Eight questions you need to ask before saying "I do"

Are you in love and perhaps discussing marriage? Maybe he or she has already proposed and you said yes. If so, you are probably excited about moving towards commitment and the new life it will bring--but how well do you really know the kind of husband/wife/father/mother/ friend and lifelong partner this person will be? Certainly you have hit bumps along the road in your relationship. How did you address these or did you smooth them over or write them off to stress, heavy workloads, a troublesome person from your partner's or your past, domineering parents--or any of the many issues we use to make excuses and rationalize away concerns because we are in love and don't want to rock our security and convenience boat? If you have chosen to ignore some issues, or haven't had any frank discussions about what a shared life will look like--address this now, and you may save yourself from a painful future and/or divorce. Begin by asking him or her the eight questions below, and try coming up with a few more of your own. By doing so you will have taken an important first step towards not becoming one of the approximately 49% who don't make it.

* How do you feel about either of us having friends of the opposite sex that we get together with and/or connect virtually with after we are married? How important is it to you that we as a couple socialize primarily with mutual friends after marriage?

* How important are our careers, saving VS spending, home ownership, and other issues related to money management and financial security to your long term goals?

* Do you think that we as a couple should make joint decisions regarding large purchases and investments?

* Do you believe that our individual earnings belong to both of us when we are married?

* Do you believe that both of us should work outside the home and share household responsibilities equally?

* How do you feel about divorce?

* Do you want kids and, if so, what are your primary philosophies regarding raising children, parenting, and the importance of education?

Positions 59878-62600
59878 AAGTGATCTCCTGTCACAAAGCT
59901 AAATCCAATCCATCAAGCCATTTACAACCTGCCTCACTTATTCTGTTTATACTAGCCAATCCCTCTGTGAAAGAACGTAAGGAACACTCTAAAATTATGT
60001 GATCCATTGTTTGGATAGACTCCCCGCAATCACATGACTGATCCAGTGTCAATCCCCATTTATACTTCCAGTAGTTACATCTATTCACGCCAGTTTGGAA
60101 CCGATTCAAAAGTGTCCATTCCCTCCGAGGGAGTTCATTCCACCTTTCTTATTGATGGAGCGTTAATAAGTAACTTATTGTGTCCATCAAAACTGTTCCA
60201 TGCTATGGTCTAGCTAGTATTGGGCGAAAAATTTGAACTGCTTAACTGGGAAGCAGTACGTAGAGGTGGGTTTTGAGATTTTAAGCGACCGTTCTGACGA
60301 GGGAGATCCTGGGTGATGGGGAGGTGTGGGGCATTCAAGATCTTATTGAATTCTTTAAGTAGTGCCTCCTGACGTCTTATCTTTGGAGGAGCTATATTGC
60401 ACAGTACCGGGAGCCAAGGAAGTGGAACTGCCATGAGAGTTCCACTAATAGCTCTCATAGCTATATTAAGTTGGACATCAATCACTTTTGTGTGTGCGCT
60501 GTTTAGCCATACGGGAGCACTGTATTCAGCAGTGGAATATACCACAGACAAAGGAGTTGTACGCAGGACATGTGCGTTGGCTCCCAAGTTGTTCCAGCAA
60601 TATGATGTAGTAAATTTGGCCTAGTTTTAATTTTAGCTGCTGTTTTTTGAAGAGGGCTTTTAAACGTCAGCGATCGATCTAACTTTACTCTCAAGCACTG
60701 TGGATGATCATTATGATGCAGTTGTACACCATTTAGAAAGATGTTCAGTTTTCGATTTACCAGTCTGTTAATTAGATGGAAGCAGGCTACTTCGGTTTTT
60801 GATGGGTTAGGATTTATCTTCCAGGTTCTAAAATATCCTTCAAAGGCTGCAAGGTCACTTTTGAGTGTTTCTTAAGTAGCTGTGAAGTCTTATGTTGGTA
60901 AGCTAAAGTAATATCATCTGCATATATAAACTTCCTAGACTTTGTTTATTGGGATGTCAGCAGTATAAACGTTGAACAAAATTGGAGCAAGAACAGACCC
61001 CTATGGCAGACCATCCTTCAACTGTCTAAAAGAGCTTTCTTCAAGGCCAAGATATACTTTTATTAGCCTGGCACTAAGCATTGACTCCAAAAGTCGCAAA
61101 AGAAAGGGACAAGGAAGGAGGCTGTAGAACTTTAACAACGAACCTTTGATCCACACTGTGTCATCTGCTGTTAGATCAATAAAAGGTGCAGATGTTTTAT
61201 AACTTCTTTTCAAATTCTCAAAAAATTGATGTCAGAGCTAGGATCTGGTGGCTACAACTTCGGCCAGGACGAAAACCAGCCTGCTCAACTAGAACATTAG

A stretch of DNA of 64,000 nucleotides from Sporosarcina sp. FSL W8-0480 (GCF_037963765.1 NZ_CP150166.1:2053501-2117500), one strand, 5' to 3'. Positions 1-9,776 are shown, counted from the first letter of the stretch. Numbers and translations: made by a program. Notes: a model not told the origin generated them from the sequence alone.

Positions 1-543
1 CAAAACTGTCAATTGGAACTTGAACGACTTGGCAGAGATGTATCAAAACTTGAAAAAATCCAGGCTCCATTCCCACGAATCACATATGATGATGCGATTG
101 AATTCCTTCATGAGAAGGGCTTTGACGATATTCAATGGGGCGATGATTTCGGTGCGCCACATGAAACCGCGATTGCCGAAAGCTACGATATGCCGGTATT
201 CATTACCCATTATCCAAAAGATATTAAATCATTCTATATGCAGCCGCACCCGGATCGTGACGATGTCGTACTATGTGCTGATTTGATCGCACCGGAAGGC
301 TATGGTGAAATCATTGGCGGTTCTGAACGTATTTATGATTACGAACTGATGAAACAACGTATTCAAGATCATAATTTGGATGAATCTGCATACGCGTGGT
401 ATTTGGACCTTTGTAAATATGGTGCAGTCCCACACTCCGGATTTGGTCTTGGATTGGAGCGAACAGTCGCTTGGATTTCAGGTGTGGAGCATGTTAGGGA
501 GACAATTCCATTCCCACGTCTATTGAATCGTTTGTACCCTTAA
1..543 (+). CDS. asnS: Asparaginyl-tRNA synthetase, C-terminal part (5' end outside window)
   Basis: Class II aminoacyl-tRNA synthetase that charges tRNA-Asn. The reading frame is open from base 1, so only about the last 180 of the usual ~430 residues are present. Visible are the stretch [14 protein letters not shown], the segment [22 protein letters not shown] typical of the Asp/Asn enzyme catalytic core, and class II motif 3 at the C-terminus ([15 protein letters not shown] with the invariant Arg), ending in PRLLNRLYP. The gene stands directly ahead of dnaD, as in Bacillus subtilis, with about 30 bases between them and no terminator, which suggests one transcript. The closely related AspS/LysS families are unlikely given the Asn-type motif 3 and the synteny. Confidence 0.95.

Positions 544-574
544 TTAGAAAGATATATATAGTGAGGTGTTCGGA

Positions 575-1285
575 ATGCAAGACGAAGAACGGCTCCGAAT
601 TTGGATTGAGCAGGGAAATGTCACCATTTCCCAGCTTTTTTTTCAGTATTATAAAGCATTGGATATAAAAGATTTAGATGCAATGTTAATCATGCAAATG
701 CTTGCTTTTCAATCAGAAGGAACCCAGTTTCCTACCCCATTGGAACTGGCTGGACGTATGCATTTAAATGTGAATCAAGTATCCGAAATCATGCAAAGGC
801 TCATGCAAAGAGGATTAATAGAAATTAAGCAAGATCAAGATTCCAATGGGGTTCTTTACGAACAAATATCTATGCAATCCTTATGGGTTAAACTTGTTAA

* Do you think practicing a religion will be important to our family life? If so, what are your expectations for what faith our kids would be raised in, and the role religion would play in our marriage and family?

From my experience, these eight questions cover the primary problem issues that couples bring into counseling. Lifestyle preferences and choices, handling of money and finances, desire for children and/or conflicting parenting styles--and the role and importance of religion can all be deal breakers that get ignored or swept under the rug until after a commitment is made. Other related issues have to do with use of leisure time, how individual friendships are handled, especially any with exes or someone of the opposite sex, and the new expectations that come with marriage and becoming a couple; which requires adjustments, renegotiation and leaving individual lifestyles behind.

Put your time and energy into having that talk now. Otherwise you can invest huge amounts of time, energy, and money into planning a lovely wedding that marks the beginning of a disappointing and doomed marriage.

Want to read other articles on this subject?

"Talking about your relationship VS relating"
List of more "Compatibility Issues" articles

"Relationship Deal Breakers"


Toni Coleman, LCSW
Phone: 703-847-1768


Copyright 2008 Antoinette Coleman. All rights reserved.

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